At some point I hope we stop taking Glenn Beck and others like him seriously. I mean stop acting as if he has something meaningful to say. Just because he comments on serious subjects doesn't mean that he's a serious person. I wish people on MSNBC, CNN and other real journalists would stop treating him as if he really was something more than the political punditry version of WWF wrestling.
And if, to the degree that we feel as if we must take him seriously, take him seriously enough to boycott the sponsors of his program. The Dixie Chicks were excoriated because, overseas they made a distasteful comment about President Bush. Beck calls President Obama a racist (did he look at the racial make up of the president's cabinet?!), yet corporations still sponsor his 'program'. Really?!
To show how off the reservation Beck has gotten, he has now decided to give the religious community in our country 'theological' council - run from churches that teach 'social justice'. The very fact that he even proffers such advice shows he understands neither theology or social justice. The spin that the right wing currently puts on it, is a convenient way of trying to dampen the impact of religious teaching from which they and this country benefit, because it serves their political agenda.
Beck's train of semi-thought suggests that our religiously inspired expressions of concern for the poor, the oppressed, the disenfranchised, should be limited to personal acts of charity. He 'proof texts' (takes snippets of scripture that fit his point of view and raises them the level of theologically empirical evidence) certain passages and calls the preaching and teaching of social justice, 'perversion'. Proving in the process that he understands neither social justice or Biblical teaching.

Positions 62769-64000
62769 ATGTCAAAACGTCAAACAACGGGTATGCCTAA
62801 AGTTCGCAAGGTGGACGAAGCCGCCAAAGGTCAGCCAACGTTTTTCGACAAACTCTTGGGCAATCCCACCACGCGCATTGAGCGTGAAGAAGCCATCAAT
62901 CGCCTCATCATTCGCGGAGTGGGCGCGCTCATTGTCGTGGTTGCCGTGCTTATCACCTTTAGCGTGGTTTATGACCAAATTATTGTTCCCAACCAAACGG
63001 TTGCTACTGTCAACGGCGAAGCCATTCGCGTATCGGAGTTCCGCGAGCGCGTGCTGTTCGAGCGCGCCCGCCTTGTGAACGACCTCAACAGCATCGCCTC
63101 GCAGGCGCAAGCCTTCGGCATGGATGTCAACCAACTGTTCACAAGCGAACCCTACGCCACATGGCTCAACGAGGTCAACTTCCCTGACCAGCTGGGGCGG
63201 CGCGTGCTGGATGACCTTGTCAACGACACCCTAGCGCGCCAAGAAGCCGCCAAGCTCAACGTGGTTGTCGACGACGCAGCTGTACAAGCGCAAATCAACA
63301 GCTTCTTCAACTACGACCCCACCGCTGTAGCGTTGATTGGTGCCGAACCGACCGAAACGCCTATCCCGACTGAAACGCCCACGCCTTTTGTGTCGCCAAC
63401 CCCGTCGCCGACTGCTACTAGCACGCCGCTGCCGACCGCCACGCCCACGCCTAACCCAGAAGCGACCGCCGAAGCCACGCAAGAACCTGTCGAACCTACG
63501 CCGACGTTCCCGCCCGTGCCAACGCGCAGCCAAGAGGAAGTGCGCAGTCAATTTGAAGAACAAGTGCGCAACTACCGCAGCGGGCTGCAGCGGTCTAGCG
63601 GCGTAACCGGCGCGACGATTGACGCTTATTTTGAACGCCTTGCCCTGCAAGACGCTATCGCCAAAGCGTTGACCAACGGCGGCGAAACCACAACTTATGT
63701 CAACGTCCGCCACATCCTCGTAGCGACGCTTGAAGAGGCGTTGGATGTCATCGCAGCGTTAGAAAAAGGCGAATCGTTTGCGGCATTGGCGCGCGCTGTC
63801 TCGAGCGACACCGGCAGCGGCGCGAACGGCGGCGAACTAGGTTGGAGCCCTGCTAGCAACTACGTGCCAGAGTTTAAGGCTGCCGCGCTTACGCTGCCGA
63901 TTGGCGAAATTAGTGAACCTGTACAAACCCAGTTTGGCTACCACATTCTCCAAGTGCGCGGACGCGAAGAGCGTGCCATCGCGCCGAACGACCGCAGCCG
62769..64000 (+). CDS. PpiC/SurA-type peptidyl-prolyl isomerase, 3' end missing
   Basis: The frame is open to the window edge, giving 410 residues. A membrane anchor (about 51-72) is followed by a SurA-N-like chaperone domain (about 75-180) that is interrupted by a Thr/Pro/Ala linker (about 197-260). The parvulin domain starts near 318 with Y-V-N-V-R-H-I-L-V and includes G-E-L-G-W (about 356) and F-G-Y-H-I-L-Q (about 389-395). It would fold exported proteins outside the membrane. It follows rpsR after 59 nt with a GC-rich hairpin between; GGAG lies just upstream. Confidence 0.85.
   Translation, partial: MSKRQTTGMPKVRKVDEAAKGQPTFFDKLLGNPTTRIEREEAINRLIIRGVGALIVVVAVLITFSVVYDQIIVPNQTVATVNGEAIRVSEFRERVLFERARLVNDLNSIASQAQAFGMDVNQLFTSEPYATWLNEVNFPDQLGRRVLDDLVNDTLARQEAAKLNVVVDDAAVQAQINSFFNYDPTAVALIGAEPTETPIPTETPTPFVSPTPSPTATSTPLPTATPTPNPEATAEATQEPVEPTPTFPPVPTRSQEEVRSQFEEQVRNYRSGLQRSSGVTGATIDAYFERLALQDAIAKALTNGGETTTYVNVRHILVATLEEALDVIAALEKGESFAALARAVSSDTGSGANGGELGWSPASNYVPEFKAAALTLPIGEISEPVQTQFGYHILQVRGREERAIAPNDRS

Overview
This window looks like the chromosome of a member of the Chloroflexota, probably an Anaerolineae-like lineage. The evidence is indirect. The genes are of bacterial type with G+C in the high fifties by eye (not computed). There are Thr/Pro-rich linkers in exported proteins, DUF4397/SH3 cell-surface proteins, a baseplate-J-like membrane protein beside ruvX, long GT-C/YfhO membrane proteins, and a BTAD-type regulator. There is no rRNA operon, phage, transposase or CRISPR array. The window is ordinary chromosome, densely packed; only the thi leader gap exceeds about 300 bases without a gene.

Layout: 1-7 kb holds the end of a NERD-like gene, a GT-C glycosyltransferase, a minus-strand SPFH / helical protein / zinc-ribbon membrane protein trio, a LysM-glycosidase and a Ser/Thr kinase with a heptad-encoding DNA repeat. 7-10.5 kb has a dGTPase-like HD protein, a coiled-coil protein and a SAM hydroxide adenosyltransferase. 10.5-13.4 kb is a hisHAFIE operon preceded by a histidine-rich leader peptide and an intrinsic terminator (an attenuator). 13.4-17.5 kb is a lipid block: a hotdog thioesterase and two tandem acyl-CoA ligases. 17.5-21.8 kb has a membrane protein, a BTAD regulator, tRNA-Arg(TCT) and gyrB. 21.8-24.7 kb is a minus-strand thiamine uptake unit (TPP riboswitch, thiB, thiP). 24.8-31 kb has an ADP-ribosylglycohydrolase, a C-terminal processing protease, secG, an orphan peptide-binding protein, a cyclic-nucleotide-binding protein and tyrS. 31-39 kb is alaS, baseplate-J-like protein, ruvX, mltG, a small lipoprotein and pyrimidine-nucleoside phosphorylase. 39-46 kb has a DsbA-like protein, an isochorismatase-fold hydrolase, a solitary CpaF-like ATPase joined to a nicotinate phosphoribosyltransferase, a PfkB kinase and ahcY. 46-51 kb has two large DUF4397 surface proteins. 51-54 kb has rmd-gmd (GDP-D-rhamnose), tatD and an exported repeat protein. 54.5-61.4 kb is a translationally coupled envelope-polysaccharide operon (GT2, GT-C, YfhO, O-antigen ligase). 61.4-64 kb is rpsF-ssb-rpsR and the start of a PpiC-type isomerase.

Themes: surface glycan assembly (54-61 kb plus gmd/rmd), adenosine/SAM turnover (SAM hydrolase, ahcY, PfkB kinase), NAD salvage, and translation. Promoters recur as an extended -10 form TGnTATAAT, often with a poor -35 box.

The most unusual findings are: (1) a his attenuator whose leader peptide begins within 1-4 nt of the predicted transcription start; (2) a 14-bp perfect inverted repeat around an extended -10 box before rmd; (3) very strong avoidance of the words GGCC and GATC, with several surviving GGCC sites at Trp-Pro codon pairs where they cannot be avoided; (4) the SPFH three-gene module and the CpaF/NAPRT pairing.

This post would really be long if I were to give an exposition on prophets like Elijah, or Amos, or Isaiah, or Nathan, or Jeremiah, who spoke to kings and government officials about the demands of Divinity to be fair with those who are poor; that justice would be visited upon those who ignored their needs and exploited them economically, imprisoned them falsely, or ignored the judicially.
The assertion that Jesus came with no 'political agenda', is simply a convenient argument of those who are only comfortable with a 'God' only capable of helping us overcome bad habits and vices that make good people uncomfortable. Jesus' message was principally to his own people, the Jews, yet that message was made to strengthen them and give them hope in the midst of political oppression by the Roman government - with the promise that this oppression would be broken by the God in Whom He was calling them to give total and complete loyalty.
Interestingly enough 300 years after his resurrection, it was this faith that did indeed conquer the Roman government and transformed it. It was not a revolt with weapons of war, but it was the capacity of believers to challenge a government of excess, cruelty, exploitation and oppression, with incredible faith, commitment and exceptional personal sacrifice.
We may be the first civilization in over 2000 years who have wanted to transform the Jesus of the Bible into the author of a glorious 12 step self improvement program! But that is what Jesus is reduced to when those who have bought into the message of empire try and syncretize their ambitions with their faith.But even more astonishing, Beck's assertion is totally illogical.